For a full explanation about our bodies when scuba diving, you will need to complete an entry level Open Water Dive Course.
Scuba diving is a physical activity that should be undertaken by people in good health. It is wise to get a check up by a qualified physician prior to participating in scuba activities, and never dive when sick.
There are many air spaces inside of our bodies, but only some of them are directly affected when we scuba dive. It is good to know about these air spaces and what happens when we go into the underwater environment. Can you guess what they are..?
First of all let’s think about how to keep our lungs healthy while scuba diving.
The key rule in scuba diving is to always breathe, never hold your breath.
However, the easiest way to understand it at a fundamental level is first to imagine a full balloon of air at the surface of the water. If you took the balloon beneath the surface, the air inside the balloon would be compressed, getting smaller and smaller the deeper you go. If you then brought the same balloon back up towards the surface the air inside it would expand, getting bigger and bigger until it’s at full capacity again when back at the top. Does that make sense?
Now try to imagine what would happen if you were underwater scuba diving, you took a deep breath, filled your lungs full of air, held your breath and started to go up. What do you think would happen? …Just like in the balloon the air inside your lungs would expand – if we hold our breath and the air in our lungs expands too much for the space then we could give ourselves an injury.
This is very easy to avoid with the key rule in scuba diving – always breathe, never hold your breath. Easy! It’s something you do all day, every day so you are pretty good at doing it. You wouldn’t walk down the street and stop breathing …so don’t stop underwater.
Even if the regulator is out of your mouth, teach yourself to exhale a steady stream of bubbles so that you are keeping your airways open – see section on ‘What to do during the scuba dive‘.
If you take an introductory scuba class or participate in a fun resort dive, your dive leader will explain this to you so that it becomes clear. Don’t worry if you can’t quite understand it here.
When scuba diving, we need to know how to equalise the pressure inside our ears in order to go underwater comfortably. Similar to our lungs, we have a little air space inside our ears that is compressed when we go underwater. Have you ever felt the change in pressure on your ears when you go in an aeroplane? It’s exactly the same feeling when we scuba dive!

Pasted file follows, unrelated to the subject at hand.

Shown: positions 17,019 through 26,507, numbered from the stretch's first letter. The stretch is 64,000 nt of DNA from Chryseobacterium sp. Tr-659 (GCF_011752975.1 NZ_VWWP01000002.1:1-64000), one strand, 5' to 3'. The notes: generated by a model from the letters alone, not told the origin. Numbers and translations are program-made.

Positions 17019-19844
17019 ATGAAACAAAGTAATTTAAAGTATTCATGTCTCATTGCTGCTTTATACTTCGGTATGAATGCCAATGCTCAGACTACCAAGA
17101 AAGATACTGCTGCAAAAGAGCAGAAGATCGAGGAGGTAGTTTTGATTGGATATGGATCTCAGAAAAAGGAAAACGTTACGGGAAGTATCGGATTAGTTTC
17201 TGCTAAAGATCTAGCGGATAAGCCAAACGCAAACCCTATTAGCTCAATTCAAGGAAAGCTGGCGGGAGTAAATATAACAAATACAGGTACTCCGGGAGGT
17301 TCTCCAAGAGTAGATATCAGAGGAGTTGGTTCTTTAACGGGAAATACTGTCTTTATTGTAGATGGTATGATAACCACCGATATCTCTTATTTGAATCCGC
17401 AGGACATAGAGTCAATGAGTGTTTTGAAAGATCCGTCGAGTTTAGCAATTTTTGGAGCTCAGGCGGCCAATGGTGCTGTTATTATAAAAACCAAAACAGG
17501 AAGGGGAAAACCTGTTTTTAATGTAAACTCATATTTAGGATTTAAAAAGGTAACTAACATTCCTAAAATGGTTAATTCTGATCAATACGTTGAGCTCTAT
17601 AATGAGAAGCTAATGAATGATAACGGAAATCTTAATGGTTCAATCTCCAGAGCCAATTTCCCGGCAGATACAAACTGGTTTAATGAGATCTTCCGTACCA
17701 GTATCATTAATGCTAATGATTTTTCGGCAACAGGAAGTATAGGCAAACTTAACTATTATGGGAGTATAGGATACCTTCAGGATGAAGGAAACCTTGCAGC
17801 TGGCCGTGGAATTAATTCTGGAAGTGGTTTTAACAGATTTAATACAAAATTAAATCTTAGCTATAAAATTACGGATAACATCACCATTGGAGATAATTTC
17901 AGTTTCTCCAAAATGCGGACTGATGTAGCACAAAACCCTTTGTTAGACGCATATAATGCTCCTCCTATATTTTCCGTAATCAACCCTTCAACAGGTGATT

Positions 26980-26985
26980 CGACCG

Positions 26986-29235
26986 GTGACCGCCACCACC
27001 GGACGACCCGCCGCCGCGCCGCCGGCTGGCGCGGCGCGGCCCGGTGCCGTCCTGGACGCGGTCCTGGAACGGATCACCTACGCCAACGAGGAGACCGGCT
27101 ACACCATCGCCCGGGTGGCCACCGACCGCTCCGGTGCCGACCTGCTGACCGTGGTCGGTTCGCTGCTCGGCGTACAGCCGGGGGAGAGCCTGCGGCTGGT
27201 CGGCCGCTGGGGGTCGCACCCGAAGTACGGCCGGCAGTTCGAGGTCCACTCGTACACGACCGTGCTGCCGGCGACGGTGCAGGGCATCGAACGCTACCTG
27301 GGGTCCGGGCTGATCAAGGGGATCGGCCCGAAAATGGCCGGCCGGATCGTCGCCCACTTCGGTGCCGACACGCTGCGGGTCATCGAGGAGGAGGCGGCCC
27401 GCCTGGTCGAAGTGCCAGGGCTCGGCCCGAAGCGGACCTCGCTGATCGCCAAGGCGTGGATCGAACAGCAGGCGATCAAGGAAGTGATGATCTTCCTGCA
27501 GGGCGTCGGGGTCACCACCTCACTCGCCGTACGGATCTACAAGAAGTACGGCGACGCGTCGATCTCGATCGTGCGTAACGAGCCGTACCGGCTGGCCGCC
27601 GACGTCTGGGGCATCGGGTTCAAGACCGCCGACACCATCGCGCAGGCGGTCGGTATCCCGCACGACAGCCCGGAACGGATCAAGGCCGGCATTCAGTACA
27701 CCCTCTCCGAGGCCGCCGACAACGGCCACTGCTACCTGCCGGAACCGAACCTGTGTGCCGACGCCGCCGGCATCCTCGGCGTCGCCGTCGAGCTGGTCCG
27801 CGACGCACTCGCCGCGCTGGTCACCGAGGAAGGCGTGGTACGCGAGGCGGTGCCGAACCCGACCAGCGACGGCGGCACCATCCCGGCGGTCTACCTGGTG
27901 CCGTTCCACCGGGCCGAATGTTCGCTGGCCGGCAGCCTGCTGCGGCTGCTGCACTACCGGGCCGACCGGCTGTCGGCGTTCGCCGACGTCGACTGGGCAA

The way we equalise – or ‘pop’ – our ears while we dive is really easy: simply pinch your nose closed with your thumb and index finger and try to gently exhale through a closed nose. You should feel a slight ‘pop’ in both ears. (The nose pocket is built into the mask so that you can do this with your mask still in place). Remember to be gentle with your ears, equalising should never be done forcefully.
You should gently equalise – or ‘pop’ – your ears at the surface and continually as you dive deeper. The great thing is your ears will tell you when they want to be equalised. So you might go underwater a little bit and feel a slight change in pressure on your ears, ‘pop’ and you’ll be able to go deeper – slight change again, ‘pop’ and you’ll be able to go deeper – change again, ‘pop’ and you’ll be able to go deeper. Continue to equalise your ears every time that you feel that slight change on your ears throughout your dive. If you don’t equalise your ears, you won’t be able to go underwater comfortably.
If you are having problems equalising your ears, there are lots of things you can do. You can try things like wiggling your jaw or swallowing – the same things that help your ears to pop on an aeroplane. If you are having a problem popping your ears don’t keep going deeper. If you keep going deeper without popping your ears the pressure will get greater and eventually you could hurt your ears. Your ears should never, ever hurt.
Instead, if you are having problems popping your ears, ascend very slightly in the water to where your ears are comfortable and try gently equalising again. It is very important if you are having problems equalising your ears that you tell your Scuba Instructor straight away. They will assist you to come up slightly to where your ears are comfortable.
Another air space that needs a mention is our sinuses. Most divers don’t feel this one at all, but do you know how it feels when you’ve got a cold and you can feel all the congestion around your nose, your cheeks and your forehead? Well unfortunately if we feel any kind of pressure around our sinuses when we start to dive, there is little we can do about it. It is best not to scuba dive until your sinuses are clear. Just remember, never dive when you’re sick.
The last air space isn’t inside of our body, it’s inside of our mask. If you feel the air inside of your mask getting smaller, or your mask getting squashed against your face as you descend under the water, what do you think you should do? …Simple – breathe out of your nose a little bit! Just add a bit more air. Most scuba divers do this subconsciously anyway.